Haven’t gone to a plastic surgeon yet-Kamal Haasan
Padma Shri Kamal Haasan attributes his youthful look to good genes and talks to BT about movies, Rajinikanth et al
Meena Iyer (BOMBAY TIMES; June 16, 2012)
Chennai burns at a sweltering 38°C. But Kamal Haasan’s office cabin is freezing. The actor jokes, “I’m not material for cold storage but I like the temperatures that way.’ His Vishwaroop is in its final stages of mixing. The trade says it will release in August. The filmmaker says, “I’ll let you know soon.” Between cups of hot Kumbakonam degree coffee, he finds time for a quick chat.
Excerpts from the interview:
Is Vishwaroop (Hindi version) / Vishwaroopam (Tamil version) which has been written, produced and directed by you, your most ambitious project?
I’m borrowing a line from writer-filmmaker Ingmar Bergman here. He said, ‘Every time I do a film I think this is the last film’. It could be. We don’t really know. Hypothetically, what would I do if this were my last film? I don’t know if I will be allowed to make another film. Anything unforeseen can happen. So every film that I make, I just put everything I have in it.
You see it may not be the last film that the audience is seeing. But for an actor, every film he does, should be done in that spirit, because that’s the only way to approach your work. I will not kill myself over a film. But I adopt a very motherly attitude to every film of mine. I want to feed it, nurture it, and give it all the emotion I have. So many things can go wrong even if you are the top star. Take the biggest names — Johnny Depp, Tom Cruise, Brad Pitt — if you think there is 200 cr riding on each of their projects; there is also 200 cr worth of obstacles to surmount. Believe me if you live, eat, breathe movies like the way I do, then you tend to obsess over your movies. An actor, filmmaker can either be just an actor; shun the problems on set, lock himself inside his vanity van and play with Dame Luck; or he can be right there with the rest of the crew lead from the front. Makers like Steven Spielberg etch every line that goes into making their film. I prefer to be like Spielberg, this keeps me happy and busy.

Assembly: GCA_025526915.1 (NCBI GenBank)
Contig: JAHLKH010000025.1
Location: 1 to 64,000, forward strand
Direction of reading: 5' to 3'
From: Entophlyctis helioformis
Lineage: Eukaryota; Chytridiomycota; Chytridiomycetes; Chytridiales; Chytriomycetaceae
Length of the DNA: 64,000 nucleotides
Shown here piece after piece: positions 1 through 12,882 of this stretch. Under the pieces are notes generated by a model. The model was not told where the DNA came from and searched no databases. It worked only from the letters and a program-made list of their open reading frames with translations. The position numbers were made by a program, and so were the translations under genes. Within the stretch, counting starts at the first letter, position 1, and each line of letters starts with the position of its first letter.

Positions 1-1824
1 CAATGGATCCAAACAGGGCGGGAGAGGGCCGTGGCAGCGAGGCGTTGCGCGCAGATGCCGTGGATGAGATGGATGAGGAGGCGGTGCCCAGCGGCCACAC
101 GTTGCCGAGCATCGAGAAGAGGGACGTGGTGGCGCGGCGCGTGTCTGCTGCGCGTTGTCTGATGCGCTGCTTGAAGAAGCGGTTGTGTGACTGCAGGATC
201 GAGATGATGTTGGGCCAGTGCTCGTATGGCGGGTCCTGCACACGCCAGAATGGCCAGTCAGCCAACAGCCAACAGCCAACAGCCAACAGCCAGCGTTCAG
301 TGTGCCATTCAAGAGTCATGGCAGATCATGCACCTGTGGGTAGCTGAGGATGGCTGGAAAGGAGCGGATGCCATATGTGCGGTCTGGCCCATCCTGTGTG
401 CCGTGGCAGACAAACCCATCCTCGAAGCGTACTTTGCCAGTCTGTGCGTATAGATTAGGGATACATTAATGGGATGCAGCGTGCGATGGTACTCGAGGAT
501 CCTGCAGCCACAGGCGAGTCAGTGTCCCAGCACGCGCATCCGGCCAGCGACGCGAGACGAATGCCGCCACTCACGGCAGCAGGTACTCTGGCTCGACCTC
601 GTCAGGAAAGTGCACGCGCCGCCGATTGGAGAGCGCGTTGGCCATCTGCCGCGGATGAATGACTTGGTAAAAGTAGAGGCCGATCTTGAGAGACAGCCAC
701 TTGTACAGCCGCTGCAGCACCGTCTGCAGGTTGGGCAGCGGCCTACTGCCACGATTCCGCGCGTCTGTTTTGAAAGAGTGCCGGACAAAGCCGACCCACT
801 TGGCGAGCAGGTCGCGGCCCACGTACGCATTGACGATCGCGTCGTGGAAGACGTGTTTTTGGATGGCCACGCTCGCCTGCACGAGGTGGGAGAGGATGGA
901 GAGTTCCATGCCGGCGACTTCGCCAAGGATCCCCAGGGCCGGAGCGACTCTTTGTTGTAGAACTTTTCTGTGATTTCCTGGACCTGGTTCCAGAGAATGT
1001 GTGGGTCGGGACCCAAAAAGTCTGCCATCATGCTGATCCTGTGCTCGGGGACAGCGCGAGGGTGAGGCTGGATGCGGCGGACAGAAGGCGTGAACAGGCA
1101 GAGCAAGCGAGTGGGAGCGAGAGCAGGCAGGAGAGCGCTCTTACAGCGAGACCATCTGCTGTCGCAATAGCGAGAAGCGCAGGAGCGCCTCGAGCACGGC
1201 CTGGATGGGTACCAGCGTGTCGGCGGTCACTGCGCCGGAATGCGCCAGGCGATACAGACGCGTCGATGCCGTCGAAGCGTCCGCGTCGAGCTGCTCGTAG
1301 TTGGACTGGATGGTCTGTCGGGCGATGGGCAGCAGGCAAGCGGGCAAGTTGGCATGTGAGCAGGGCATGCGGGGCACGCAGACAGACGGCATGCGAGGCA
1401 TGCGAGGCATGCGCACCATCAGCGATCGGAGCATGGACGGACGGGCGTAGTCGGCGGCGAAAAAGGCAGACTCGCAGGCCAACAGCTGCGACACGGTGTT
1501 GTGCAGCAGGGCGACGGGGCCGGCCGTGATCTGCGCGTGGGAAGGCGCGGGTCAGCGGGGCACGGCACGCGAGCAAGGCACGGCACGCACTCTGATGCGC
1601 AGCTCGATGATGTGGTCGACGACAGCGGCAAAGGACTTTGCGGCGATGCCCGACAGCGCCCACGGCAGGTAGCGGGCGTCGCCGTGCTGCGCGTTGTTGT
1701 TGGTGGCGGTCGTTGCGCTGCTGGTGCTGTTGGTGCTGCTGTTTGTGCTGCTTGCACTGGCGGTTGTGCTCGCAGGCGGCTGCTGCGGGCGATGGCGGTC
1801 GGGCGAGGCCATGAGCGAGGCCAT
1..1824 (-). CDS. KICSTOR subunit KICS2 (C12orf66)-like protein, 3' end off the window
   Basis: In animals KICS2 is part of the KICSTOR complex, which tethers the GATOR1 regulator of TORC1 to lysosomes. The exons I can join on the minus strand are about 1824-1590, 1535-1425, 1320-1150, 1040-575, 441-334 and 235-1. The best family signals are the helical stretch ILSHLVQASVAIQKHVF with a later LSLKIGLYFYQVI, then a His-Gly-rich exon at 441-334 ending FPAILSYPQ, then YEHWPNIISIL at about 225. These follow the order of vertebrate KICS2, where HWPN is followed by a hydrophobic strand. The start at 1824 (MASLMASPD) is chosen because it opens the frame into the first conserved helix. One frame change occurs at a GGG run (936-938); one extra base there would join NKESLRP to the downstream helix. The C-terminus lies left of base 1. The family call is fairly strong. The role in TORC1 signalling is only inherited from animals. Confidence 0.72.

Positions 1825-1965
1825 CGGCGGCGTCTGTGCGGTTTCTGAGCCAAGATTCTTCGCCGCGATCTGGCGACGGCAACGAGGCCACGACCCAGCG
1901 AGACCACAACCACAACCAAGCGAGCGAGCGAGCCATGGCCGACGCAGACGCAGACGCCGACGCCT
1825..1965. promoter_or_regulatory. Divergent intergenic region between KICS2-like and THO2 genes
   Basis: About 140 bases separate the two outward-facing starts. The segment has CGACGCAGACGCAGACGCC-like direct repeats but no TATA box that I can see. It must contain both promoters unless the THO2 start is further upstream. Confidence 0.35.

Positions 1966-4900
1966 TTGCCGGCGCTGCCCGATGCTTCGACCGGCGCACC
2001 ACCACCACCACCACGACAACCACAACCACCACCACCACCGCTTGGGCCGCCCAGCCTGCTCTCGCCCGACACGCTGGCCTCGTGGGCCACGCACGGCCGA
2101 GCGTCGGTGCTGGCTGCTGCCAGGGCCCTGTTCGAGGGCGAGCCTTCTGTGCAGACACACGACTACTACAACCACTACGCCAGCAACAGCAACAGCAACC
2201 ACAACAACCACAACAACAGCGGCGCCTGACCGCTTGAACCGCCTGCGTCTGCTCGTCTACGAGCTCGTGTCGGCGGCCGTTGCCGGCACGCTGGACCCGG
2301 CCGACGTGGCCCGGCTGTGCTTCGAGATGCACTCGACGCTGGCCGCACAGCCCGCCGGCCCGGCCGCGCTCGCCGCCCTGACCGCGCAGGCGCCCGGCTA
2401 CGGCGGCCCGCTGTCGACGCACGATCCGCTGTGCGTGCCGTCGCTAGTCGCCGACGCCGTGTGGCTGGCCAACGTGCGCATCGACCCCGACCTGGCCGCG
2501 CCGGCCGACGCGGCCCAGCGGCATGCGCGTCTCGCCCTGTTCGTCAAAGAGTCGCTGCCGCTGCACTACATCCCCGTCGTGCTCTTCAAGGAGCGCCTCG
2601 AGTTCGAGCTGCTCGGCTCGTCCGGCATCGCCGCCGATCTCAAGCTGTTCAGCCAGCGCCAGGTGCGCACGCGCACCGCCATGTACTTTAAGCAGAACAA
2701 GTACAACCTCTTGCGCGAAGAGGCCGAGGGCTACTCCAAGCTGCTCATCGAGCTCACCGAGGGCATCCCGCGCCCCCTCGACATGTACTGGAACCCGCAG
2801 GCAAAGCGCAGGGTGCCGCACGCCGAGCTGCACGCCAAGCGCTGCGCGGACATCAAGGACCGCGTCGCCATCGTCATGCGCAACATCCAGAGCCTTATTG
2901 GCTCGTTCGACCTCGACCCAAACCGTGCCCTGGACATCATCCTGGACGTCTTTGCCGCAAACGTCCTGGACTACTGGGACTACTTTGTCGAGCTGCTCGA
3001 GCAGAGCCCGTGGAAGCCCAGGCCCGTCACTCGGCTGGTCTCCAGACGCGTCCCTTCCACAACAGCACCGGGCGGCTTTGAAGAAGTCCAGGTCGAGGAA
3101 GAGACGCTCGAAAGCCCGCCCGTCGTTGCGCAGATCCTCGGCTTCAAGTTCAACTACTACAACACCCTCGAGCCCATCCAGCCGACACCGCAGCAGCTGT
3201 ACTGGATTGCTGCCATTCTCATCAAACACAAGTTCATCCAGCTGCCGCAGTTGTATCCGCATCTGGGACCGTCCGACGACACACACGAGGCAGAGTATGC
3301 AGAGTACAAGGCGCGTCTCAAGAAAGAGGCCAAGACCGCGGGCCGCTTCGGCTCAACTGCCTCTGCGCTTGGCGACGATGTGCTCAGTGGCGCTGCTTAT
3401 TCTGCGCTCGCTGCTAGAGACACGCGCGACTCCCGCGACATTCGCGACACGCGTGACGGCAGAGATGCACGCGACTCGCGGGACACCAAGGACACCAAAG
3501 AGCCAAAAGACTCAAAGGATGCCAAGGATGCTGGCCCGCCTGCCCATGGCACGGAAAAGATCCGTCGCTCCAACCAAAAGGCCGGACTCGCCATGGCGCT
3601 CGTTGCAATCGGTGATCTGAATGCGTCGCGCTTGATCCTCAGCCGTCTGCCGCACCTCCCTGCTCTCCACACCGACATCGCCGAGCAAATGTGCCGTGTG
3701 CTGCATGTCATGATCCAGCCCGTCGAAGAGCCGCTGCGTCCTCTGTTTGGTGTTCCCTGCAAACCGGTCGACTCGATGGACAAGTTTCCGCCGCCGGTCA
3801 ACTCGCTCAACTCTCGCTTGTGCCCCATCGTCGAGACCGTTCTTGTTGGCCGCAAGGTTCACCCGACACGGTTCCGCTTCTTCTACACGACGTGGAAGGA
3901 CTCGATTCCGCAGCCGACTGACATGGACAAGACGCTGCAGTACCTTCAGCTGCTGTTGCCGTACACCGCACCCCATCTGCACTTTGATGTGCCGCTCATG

What’s next after Vishwaroop?
I am looking at a sequel to Vishwaroop. We are prepping for it. I have a script in hand. I read some media report the other day saying — ‘Kamal has overshot, hence he is making a sequel.’ This is truly insulting and I would like to clarify that this is not true. I know there is scope for a sequel here. Instead of making a three-and-a-half-hour film, I decided to tell the rest of the story in a sequel.
You were very prolific at one point. Of late, you have cut down on assignments as an actor.
That is because we have no good producers here. A man having money and respect doesn’t qualify as a producer. Production is a technique. Producing needs talent, just like acting does. You cannot run a magazine just because you have money. You need the right editors/journalists. Believe me, producing a movie is as important and as much a handson job as directing it. And when I say that out of 200 films that I have done, I’ve only 100 perfect producers, I doesn’t mean that as an actor, I wasn’t served my breakfast on time, or that I got my tea in a plastic cup. I’m talking of producers who have done evil to the film. Those who have harmed the aesthetics of the film.